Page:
Religious groups at odds over blasphemy law
Feb, 4th 2010 09:20 AM
Religious minorities have expressed their support for a group of NGOs that have requested the 1965 Blasphemy Law be reviewed, saying the controversial law is outdated and irrelevant to a democratic Indonesia.
The Indonesian Bishops Conference (KWI) and the Indonesian Communion of Churches (PGI), respectively representing the Catholic and Protestant churches, said the law did not sit well with current Indonesian society, a decade after the fall of Soeharto.
“Our society has matured since the law was first established in 1965. Civil society at that time was weak and that is why such laws were put in place and the guided democracy system was used,” PGI secretary-general Gomar Gultom told The Jakarta Post on Tuesday.
“But in the Reform era, Indonesians no longer wanted to be ordered around by the state,” he added. KWI executive secretary pastor Benny Susetyo said current social conditions today differed greatly from those in 1965.
“At that time there was a fear that religious sects with different interpretations would become a political issue.
“But people today are living in an atmosphere of transparency and openness,” he added. Several NGOs and promoters of pluralism have requested the Constitutional Court review several articles they believe discriminate against certain religious groups, specifically minority groups that have been denied their right to practice their beliefs.
The five contentious articles, they said, involved the government’s authority to dissolve religious groups whose beliefs and practices were deemed blasphemous by religious authorities, such as the Indonesian Ulema Council (MUI) and the Religious Affairs Ministry.
Under the law, the government also has the authority to charge leaders and followers of suspected heretical groups.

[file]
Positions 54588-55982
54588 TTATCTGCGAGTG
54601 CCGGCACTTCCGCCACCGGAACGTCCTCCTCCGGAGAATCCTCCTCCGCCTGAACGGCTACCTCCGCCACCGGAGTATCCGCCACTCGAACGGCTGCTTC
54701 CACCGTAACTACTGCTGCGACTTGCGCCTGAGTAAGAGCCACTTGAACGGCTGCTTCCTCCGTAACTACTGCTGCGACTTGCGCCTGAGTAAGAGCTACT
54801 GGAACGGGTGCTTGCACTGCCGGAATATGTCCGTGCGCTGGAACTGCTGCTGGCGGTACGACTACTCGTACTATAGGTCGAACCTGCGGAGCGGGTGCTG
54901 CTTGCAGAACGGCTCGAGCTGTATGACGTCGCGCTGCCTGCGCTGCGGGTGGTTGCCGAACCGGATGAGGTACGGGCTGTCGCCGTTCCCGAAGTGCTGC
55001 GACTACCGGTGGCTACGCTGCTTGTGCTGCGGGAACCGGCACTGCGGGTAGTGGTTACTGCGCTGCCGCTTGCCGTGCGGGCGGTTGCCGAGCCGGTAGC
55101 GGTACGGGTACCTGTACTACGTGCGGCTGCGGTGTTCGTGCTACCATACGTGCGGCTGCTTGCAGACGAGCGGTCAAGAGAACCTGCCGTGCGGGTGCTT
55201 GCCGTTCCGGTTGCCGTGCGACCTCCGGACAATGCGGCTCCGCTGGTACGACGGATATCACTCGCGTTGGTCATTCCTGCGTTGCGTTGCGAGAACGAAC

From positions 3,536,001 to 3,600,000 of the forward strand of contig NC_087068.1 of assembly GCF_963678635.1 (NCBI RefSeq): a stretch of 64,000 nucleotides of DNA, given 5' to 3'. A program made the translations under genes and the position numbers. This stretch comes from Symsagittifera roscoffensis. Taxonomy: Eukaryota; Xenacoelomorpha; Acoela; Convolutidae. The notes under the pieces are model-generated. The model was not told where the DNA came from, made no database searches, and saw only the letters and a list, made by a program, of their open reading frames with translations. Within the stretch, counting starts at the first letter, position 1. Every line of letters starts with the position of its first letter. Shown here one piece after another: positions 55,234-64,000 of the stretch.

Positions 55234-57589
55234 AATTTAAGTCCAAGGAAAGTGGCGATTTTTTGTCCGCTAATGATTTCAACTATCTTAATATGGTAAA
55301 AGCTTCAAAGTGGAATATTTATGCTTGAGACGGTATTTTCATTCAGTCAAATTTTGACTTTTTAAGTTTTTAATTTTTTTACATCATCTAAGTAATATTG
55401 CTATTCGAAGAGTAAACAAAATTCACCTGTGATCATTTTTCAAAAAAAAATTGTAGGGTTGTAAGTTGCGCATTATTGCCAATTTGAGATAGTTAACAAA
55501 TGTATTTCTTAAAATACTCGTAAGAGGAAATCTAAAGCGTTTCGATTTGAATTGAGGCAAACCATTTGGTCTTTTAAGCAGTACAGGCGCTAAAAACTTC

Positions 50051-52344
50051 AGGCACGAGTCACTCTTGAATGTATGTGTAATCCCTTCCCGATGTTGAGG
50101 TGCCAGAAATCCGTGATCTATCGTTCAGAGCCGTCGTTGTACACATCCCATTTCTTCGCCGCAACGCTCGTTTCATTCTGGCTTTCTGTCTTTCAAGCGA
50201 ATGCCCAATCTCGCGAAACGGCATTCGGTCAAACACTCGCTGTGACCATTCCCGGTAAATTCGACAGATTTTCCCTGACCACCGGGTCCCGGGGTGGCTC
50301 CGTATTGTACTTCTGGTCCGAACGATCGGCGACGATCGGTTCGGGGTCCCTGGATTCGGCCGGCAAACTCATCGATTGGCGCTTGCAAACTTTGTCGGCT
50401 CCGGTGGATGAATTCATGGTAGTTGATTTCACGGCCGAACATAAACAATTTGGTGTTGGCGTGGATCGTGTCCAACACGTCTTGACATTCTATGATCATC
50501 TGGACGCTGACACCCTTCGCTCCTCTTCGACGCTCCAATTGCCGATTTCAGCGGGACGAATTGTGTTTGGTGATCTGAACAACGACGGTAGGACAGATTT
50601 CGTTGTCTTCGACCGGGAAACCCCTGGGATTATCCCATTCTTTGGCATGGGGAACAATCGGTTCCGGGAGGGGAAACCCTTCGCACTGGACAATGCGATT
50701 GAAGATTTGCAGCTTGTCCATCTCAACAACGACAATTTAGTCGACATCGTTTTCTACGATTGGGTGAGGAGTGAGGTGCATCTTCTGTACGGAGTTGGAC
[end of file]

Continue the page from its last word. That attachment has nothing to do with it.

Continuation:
Article 1 of the law stipulates that it is illegal to “intentionally publicize, recommend or organize public support for a different interpretation of a religion practiced in Indonesia or a religious ritual resembling that of another religion”.
It is also states that “practising an interpretation of a religion that deviates from the core of that religion’s teachings” is illegal.
Benny argued the article had the potential to trigger conflict, citing the expulsion of the Ahmadiyah congregation that led to it being officially banned by the government as a clear example of how the law could be used to persecute certain groups.
The Ahmadis have seen their mosques burned down in recent years and some of them are now living as refugees after the MUI declared their beliefs contrary and blasphemous to the “true” teachings of Islam.
“It is dangerous if a religious interpretation that is different from mainstream views is regarded as blasphemous.
“As long as those religious sects are not preaching violence or duping their followers, they have right to have their own interpretations,” Benny said.
The 1965 law, he explained, had allowed the state to interfere in what should be a private and religious domain.
“Blasphemous acts should be solved by strengthening the faith of each religion’s followers.
“Blasphemy will always occur; different interpretations are something we can not avoid.
“But we have to see this as criticism of religious institutions. Their leaders might not care about their followers enough, or they might not have done their jobs well enough to maintain their followers’ faith in their religions,” he said.
Gomar said religious leaders in the country had been lazy and depended on the government and the blasphemy law to solve their problems. But Gomar and Benny’s view was not shared by the Indonesian Buddhists Association (Walubi). Its secretary-general, Philip K. Widjaja, told the Post on Wednesday that he was against the NGOs’ move. “If new religions are allowed to exist there will be a massive systemic impact,” he said via a text message.
The Indonesian Hindu Dharma Association (PHDI) said it would support the review of the blasphemy law if there was a replacement of the law.
“Religious leaders must work together to formulate the new law so that no one will be left behind,” said PHDI’s director of communications and education, Wayan Suhira.
Nahdlatul Ulama (NU), the country’s largest Muslim organization, has publicly expressed strong opposition to the NGOs request to review the law. Hasyim Muzadi, its chairman, said scrapping the law would do more harm than good.
Muhammadiyah, the country’s second-largest Muslim organization after NU, is also against the review, saying the law was not a form of government intervention in people’s faith. “When the state decides a religious sect is heretical, it does so after a massive protest from the majority of the followers of a religion,” Muhammadiyah chairman Din Syamsudin said, adding that the blasphemy law had nothing to do with religious freedom.